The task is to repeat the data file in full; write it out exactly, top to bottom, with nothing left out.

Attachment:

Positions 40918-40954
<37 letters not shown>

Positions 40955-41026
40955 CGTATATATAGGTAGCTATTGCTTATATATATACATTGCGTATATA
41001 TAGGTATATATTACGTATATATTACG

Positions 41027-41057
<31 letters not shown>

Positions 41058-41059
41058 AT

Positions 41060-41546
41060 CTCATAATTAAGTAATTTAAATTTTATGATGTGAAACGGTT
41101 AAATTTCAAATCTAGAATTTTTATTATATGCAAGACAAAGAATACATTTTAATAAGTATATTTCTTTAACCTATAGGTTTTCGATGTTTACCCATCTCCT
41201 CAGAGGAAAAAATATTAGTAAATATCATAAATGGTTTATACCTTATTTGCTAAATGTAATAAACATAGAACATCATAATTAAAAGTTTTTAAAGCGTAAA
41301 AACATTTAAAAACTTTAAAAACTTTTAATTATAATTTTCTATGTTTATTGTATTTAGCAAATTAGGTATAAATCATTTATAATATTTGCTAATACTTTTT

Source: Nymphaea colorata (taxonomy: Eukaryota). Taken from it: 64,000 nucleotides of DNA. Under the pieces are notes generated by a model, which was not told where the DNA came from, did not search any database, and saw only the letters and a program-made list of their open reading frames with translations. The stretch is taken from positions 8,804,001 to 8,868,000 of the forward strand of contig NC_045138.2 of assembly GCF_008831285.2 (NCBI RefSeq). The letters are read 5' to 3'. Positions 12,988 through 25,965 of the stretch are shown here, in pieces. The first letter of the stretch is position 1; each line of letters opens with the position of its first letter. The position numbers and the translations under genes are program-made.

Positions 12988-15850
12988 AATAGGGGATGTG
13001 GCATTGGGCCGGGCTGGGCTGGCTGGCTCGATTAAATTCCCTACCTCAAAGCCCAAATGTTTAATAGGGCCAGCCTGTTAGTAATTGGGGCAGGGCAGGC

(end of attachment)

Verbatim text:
Positions 40918-40954
<37 letters not shown>

Positions 40955-41026
40955 CGTATATATAGGTAGCTATTGCTTATATATATACATTGCGTATATA
41001 TAGGTATATATTACGTATATATTACG

Positions 41027-41057
<31 letters not shown>

Positions 41058-41059
41058 AT

Positions 41060-41546
41060 CTCATAATTAAGTAATTTAAATTTTATGATGTGAAACGGTT
41101 AAATTTCAAATCTAGAATTTTTATTATATGCAAGACAAAGAATACATTTTAATAAGTATATTTCTTTAACCTATAGGTTTTCGATGTTTACCCATCTCCT
41201 CAGAGGAAAAAATATTAGTAAATATCATAAATGGTTTATACCTTATTTGCTAAATGTAATAAACATAGAACATCATAATTAAAAGTTTTTAAAGCGTAAA
41301 AACATTTAAAAACTTTAAAAACTTTTAATTATAATTTTCTATGTTTATTGTATTTAGCAAATTAGGTATAAATCATTTATAATATTTGCTAATACTTTTT

Source: Nymphaea colorata (taxonomy: Eukaryota). Taken from it: 64,000 nucleotides of DNA. Under the pieces are notes generated by a model, which was not told where the DNA came from, did not search any database, and saw only the letters and a program-made list of their open reading frames with translations. The stretch is taken from positions 8,804,001 to 8,868,000 of the forward strand of contig NC_045138.2 of assembly GCF_008831285.2 (NCBI RefSeq). The letters are read 5' to 3'. Positions 12,988 through 25,965 of the stretch are shown here, in pieces. The first letter of the stretch is position 1; each line of letters opens with the position of its first letter. The position numbers and the translations under genes are program-made.

Positions 12988-15850
12988 AATAGGGGATGTG
13001 GCATTGGGCCGGGCTGGGCTGGCTGGCTCGATTAAATTCCCTACCTCAAAGCCCAAATGTTTAATAGGGCCAGCCTGTTAGTAATTGGGGCAGGGCAGGC